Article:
While talking with Jonathan Bennink, the lead designer on LEGO Super Mario, I was unsurprised to hear Super Mario Bros’ World 1-1 was a huge inspiration during the four-year development of the toy range. The warp pipe, question block, Goombas - even little fluffy clouds - are all wonderfully created out of bricks. However, after a few hours of play time, it actually more closely resembles Super Mario Maker. While the starter set provides the essentials - the starting point and the finish flag - everything in between is entirely up to you, and LEGO Super Mario is best enjoyed when you forget the instructions and let your imagination run wild.
That wasn’t my immediate reaction though. I always knew LEGO Super Mario wouldn’t be a ‘traditional’ LEGO set, designed to be either built following instructions and displayed, or just a random set of bricks from which you can build whatever you want. Instead it sits somewhere in between, its core components - the aforementioned warp pipe and finish flag, the power-up blocks and expansion sets like the Piranha Plant Power Slide, Boomer Bill Barrage and Toad’s Treasure Hunt - being the building blocks you piece together however you like.It’s a simple idea: you build the level, in any way you see fit to any size you want, then move Mario through it. Imagine how a kid plays with action figures, walking them along, and you get the idea, but here Mario interacts with the blocks and obstacles, and collects coins as he goes.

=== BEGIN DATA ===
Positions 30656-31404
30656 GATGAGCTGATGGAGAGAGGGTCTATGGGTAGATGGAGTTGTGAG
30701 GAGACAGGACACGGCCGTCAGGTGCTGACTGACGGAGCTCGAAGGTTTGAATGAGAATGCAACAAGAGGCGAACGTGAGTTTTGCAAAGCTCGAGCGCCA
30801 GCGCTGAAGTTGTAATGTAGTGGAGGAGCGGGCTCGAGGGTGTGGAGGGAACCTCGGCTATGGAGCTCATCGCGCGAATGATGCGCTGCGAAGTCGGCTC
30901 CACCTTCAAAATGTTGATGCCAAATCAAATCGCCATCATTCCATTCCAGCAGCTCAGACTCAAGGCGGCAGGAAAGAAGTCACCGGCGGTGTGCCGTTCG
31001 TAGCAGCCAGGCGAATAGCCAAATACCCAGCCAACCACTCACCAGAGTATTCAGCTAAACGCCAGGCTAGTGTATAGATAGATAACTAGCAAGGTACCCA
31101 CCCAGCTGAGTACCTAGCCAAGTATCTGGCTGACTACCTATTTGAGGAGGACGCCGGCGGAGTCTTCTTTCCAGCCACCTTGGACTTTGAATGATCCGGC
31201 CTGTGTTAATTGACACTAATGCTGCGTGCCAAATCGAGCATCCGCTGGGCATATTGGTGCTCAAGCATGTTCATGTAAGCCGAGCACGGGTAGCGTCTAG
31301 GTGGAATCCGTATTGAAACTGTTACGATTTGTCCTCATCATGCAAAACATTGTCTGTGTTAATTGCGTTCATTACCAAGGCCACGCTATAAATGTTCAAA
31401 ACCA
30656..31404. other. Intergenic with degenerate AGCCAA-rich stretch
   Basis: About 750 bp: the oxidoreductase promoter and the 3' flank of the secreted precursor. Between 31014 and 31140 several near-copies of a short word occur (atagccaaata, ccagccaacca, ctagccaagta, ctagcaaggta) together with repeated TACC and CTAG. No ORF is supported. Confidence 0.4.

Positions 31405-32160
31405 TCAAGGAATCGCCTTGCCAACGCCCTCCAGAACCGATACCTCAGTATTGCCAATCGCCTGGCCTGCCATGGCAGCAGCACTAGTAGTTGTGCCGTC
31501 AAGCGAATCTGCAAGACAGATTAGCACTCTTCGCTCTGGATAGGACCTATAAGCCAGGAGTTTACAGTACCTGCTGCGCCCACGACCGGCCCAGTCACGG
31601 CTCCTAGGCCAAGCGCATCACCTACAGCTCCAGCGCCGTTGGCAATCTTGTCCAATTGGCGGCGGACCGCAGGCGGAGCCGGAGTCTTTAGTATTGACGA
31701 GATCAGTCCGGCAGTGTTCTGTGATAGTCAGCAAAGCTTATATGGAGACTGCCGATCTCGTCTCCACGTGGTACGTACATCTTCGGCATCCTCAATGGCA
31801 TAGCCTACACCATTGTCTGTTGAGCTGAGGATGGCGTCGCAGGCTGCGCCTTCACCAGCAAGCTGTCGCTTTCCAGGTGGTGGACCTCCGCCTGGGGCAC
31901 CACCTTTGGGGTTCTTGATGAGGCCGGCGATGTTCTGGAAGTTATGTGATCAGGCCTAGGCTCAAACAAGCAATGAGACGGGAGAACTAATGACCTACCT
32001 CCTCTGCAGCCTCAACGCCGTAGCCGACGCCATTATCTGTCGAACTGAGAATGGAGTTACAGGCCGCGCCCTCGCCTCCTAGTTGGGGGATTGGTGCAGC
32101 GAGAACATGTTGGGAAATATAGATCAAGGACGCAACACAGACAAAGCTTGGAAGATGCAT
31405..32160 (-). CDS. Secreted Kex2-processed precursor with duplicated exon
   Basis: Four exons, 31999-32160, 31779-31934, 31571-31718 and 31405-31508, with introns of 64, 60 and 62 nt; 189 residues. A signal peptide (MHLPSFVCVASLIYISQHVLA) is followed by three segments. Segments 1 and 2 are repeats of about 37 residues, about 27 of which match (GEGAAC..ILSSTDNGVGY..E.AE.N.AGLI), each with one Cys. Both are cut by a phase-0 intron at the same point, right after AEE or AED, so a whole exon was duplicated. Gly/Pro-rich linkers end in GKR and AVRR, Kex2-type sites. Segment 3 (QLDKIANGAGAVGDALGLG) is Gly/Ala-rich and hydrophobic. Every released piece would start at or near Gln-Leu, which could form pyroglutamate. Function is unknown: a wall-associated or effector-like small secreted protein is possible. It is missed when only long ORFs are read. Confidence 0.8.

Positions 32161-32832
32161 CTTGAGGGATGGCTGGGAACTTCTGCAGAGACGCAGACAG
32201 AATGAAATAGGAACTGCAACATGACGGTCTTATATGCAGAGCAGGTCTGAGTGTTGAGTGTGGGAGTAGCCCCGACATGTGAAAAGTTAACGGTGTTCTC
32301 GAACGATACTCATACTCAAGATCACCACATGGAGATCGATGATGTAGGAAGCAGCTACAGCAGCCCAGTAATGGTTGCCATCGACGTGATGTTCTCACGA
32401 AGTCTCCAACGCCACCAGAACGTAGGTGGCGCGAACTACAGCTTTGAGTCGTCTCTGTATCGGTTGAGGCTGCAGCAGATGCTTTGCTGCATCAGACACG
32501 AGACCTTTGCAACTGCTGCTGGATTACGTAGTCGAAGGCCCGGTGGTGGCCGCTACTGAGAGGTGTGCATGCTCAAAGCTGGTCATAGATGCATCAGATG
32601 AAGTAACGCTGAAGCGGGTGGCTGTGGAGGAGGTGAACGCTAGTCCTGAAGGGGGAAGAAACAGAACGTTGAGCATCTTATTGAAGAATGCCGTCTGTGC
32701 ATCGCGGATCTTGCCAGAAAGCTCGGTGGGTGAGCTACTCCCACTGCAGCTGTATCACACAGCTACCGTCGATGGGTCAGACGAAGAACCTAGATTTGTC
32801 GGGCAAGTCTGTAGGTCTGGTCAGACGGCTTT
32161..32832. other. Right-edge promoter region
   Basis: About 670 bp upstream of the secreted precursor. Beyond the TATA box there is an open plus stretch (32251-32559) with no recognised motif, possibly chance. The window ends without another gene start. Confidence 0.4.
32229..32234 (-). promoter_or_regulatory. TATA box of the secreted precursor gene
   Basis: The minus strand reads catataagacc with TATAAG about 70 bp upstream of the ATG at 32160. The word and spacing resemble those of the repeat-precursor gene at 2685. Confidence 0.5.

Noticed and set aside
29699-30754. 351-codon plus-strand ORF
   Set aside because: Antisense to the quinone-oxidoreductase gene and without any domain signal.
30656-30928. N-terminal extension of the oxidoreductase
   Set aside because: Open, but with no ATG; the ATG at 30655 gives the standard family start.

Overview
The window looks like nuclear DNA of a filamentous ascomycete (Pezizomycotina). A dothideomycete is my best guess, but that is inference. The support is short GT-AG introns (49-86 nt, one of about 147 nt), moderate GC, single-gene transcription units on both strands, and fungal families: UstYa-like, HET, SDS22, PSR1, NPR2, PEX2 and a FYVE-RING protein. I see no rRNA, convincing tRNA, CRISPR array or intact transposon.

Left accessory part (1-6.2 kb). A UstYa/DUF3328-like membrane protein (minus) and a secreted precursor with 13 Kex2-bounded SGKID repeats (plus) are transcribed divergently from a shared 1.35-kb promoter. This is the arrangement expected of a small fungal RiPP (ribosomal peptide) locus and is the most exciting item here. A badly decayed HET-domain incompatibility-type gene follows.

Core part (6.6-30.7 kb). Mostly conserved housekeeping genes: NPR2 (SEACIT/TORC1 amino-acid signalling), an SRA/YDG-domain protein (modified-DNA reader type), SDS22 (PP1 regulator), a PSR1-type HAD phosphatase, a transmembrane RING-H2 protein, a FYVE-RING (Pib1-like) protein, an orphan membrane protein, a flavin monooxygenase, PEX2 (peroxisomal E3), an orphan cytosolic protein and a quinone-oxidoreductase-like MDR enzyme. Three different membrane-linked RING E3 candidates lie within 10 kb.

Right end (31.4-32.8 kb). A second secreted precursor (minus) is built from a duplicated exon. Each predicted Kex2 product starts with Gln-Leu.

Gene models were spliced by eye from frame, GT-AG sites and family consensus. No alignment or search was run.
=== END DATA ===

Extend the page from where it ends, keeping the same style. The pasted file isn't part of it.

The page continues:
However, LEGO Super Mario doesn’t do a particularly good job of explaining many of its little intricacies, instead relying on you to discover them through experience. Interestingly, the sets don’t come with paper instructions. Instead everything is done through the LEGO Super Mario app - the step-by-step guide shows you how to build each object, which is then followed by a short video showing how it works, meaning the basic gameplay mechanics are covered as you build. Some parts are obvious - the warp pipe is the start of each level, triggering a 60 second timer, and the flag is the finish, which tots up the number of coins collected during that time - but there’s less clarity about what some of the other elements do. If Mario ‘steps’ on a red brick, it burns him - I get that. Step on too many red bricks and it’s game over. Again, that’s obvious. But it took me a while to realise that while Mario’s screeching ‘Ow ow ow!’ he cannot collect coins, and when you only have a minute to grab as many as possible, choosing the right, safest path through a level makes a big difference.
At the centre of everything is Mario, who is about two-thirds the size of a Brickhead and has little LED screens for eyes and on his belly. Although he’s odd-looking - my five-year-old described him as evil and said “Bowser has turned him bad” - he’s kinda cute once he starts talking and reacting to movement. Importantly, his voice is spot on and his exclamations, from the way he greets Toad to whooping when jumping, are gleefully authentic.